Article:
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Making sapone di cera (Read 8813 times)
Reply #4 - Jul 6th, 2007 at 10:08pm

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Color is Everything!
Makawao,  Maui, USA, HI

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Hi Eli
There are lot of step by step pictures on my site.
http://www.realcolorwheel.com/ceracolla.htm

You said:
So If I understand the chemical action that takes place, the ratio of ammonia, emulsifies the wax. Or keeps it suspended in water?

Don
The most important thing is having both the wax and ammonia water at very close to boiling temprature before adding them together.  Stir untill it is cool and creamy. First it really bubbles up quickly, keep stiring the whole time. This is important too!

Eli
I purchased my electric skillet, so I could regulate the tempeture. I have the wax from an art store in Scottsdale, and I am assuming that household ammonia is acceptable?

Don
A double boiler is best for melting the wax. Look at my homemade double boiler on my site.

Don't use household ammonia, that has soap in it. Get the Industrail Strength Ammonia, at a hardware store. At my Ace Hardware it's called Janitorial Strength Ammonia. It is 10% ammonia. I mixed it with water 1:1. This mixture plus the same amount of melted wax is mixed togather hot (and smelly, but that won't last long).

Shoot pictures if you can, to put up here.
Don

Wow! For some reason I missed your 7-4-7 email, but I read it today and have to say I'm really impressed. You are good, very good.
I am putting your url here for all to see some great wax and gold leaf work.
http://venetian-plaster.blogspot.com/
 
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Reply #3 - Jul 6th, 2007 at 9:40pm

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Hi Don, I think this is going to be extremely fun!
Thank you so much for your sharing!
So If I understand the chemical action that takes place, the ratio of ammonia, emulsifys the wax. Or keeps it suspended in water?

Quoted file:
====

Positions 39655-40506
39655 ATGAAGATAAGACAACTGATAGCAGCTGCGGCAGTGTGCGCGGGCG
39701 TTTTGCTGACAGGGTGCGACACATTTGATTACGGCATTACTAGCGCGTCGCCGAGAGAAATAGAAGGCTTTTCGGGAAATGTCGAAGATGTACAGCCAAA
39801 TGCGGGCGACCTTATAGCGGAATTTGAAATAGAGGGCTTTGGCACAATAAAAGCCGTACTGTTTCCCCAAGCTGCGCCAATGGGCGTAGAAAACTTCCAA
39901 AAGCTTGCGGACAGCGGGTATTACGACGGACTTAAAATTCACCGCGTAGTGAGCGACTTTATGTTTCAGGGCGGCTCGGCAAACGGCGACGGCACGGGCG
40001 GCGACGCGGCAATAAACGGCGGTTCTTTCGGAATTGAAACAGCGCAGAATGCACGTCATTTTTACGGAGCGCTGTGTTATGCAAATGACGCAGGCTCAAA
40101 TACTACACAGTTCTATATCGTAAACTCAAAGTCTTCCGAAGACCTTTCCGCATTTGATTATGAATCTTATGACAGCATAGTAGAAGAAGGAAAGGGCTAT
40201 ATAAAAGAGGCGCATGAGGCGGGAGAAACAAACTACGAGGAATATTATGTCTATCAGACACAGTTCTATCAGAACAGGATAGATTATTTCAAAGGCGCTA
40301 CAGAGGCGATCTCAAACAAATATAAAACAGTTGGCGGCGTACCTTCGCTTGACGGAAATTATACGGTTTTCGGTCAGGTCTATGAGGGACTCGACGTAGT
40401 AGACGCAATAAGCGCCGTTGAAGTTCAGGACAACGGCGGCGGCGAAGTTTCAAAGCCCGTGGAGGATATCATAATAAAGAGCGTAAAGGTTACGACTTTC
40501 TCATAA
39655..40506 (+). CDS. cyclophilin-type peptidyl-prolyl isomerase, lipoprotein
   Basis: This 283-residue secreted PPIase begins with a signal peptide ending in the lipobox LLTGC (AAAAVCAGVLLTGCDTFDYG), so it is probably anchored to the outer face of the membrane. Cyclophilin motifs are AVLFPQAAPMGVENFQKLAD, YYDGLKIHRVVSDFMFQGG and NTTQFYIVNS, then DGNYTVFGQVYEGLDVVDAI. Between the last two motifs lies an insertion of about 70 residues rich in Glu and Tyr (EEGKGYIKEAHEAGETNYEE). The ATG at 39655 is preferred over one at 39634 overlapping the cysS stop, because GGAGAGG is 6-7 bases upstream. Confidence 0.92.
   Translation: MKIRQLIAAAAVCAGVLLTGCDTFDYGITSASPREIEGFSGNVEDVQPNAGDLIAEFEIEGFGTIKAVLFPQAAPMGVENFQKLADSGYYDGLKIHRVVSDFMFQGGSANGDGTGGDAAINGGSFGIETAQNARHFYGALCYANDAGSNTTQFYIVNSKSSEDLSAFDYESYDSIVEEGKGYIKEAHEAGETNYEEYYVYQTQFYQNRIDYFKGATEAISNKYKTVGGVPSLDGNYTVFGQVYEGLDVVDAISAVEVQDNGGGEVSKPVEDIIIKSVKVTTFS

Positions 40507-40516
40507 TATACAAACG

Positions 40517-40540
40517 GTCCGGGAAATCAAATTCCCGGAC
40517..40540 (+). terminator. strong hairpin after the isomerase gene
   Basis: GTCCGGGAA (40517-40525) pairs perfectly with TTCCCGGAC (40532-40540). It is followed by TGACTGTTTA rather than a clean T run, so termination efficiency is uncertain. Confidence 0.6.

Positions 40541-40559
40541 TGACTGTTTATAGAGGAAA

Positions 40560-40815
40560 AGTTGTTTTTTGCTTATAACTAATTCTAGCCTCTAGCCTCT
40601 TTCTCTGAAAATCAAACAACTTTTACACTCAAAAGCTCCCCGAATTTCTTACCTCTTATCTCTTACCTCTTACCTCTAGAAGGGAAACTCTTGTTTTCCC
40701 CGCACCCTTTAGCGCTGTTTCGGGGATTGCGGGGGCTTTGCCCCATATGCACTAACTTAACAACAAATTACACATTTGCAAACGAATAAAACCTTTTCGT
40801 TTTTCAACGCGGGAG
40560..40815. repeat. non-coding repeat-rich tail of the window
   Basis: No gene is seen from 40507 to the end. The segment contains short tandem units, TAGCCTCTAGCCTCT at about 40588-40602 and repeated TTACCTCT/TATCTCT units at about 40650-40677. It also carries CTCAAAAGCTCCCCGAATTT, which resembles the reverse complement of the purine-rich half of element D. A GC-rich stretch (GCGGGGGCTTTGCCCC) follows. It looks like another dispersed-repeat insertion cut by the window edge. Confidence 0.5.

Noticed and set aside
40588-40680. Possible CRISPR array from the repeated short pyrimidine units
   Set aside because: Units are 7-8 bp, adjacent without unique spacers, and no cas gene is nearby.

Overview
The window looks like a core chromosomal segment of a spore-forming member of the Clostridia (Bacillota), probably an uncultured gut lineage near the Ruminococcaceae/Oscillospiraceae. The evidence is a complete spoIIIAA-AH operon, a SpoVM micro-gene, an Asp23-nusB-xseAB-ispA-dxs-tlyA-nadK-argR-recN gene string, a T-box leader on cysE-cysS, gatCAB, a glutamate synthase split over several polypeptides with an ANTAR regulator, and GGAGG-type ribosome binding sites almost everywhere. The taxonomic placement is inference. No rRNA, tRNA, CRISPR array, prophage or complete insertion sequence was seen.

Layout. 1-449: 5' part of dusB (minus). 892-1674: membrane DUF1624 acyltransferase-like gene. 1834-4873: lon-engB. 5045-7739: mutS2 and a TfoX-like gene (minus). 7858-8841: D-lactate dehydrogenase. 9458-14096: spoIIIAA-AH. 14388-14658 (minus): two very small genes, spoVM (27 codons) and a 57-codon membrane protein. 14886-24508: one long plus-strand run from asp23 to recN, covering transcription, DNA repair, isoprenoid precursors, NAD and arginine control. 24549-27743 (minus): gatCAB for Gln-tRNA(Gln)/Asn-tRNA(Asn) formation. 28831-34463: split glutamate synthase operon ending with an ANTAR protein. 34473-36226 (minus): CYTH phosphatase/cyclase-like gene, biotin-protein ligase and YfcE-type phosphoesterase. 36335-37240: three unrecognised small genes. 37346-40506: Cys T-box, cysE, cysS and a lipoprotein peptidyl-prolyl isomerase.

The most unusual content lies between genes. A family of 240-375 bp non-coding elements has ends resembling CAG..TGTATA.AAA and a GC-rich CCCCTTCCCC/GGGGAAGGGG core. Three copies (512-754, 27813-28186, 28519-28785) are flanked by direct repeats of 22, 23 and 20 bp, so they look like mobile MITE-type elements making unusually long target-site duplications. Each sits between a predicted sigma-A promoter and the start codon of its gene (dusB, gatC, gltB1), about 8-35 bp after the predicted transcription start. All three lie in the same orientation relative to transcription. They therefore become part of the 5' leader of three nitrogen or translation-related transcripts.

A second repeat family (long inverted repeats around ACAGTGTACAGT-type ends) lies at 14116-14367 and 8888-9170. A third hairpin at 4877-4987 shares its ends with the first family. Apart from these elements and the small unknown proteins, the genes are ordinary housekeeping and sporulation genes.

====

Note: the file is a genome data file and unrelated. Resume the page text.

I purchased my electric skillet, so I could regulate the tempeture. I have the wax from an art store in Scottsdale, and I am assuming that household ammonia is acceptable?
You wouldn't happen to have any links or pictures of any of those type works?
You can see mine on my site http://www.ivenetian.com
 
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Reply #2 - Jul 6th, 2007 at 7:01pm

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Makawao,  Maui, USA, HI

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Hi Eli,
The Egyptians would paint their walls with this wax emulsion and buff it to shine.

Here is my full step by step process with photos webpage.
http://www.realcolorwheel.com/ceracolla.htm

I have built up cera colla (wax soap) to a thickness of more than 1/4 inch with no cracking.
 
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Reply #1 - Jul 6th, 2007 at 2:50pm

EliL   Offline
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Hi Don, I will be attempting to make the Cera Colla today.
I will report my results.
My purpose is to create a paint to create a waxed depth
on walls.
 
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Jul 5th, 2007 at 9:47pm

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Makawao,  Maui, USA, HI

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This is about using a pre-made store bought ammonia water and comparing it to using dry ammonium carbonate to make cera colla, more accurately called, sapone di cera.

Hi Don,

G
I am in Italy. A good supplier mail-order is Kremer Pigmente, and indeed I got the bleached wax from them (plus pigments and other things,  they've got wonderful stuff). By the way, did you use bleached or normal beeswax?

D
I used normal beeswax.
> It's all in the amount of water and ammonia, the ratio would be 10% ammonia into 1 part water = 100% (equals the store bought  Industrial strength ammonia. Normal ammonia for washing windows and stuff has soap in it) plus another 100% water and 100% wax.
> Mine made a silky smooth like vanilla pudding storing thickness emulsion. I thin it with ammonia water to paint with it.

D
> You are probably right. Cera Colla means glue wax but they are both  emulsions. What would be the translation for wax soap?